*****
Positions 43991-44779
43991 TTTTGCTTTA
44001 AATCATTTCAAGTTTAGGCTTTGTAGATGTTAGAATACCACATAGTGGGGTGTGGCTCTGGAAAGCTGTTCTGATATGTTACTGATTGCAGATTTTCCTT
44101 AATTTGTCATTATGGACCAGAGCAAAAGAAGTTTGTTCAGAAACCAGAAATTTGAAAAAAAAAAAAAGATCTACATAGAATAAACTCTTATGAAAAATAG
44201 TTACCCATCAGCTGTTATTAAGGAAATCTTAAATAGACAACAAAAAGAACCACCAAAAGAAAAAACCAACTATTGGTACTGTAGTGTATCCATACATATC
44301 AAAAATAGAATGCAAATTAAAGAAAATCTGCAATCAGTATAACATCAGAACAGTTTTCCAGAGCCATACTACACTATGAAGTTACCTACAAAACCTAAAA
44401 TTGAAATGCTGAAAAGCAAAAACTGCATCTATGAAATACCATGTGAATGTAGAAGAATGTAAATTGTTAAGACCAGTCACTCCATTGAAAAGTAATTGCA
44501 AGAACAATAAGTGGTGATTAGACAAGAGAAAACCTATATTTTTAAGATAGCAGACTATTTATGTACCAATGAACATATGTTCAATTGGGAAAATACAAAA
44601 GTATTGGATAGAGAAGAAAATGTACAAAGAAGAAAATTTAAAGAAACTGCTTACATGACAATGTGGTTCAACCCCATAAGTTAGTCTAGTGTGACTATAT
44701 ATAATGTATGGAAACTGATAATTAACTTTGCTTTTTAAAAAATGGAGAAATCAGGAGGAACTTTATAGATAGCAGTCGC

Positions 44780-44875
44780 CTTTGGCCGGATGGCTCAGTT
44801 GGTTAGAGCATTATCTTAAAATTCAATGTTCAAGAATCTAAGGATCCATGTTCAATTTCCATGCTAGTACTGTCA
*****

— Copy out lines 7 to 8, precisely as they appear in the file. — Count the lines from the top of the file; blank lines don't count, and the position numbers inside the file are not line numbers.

44401 TTGAAATGCTGAAAAGCAAAAACTGCATCTATGAAATACCATGTGAATGTAGAAGAATGTAAATTGTTAAGACCAGTCACTCCATTGAAAAGTAATTGCA
44501 AGAACAATAAGTGGTGATTAGACAAGAGAAAACCTATATTTTTAAGATAGCAGACTATTTATGTACCAATGAACATATGTTCAATTGGGAAAATACAAAA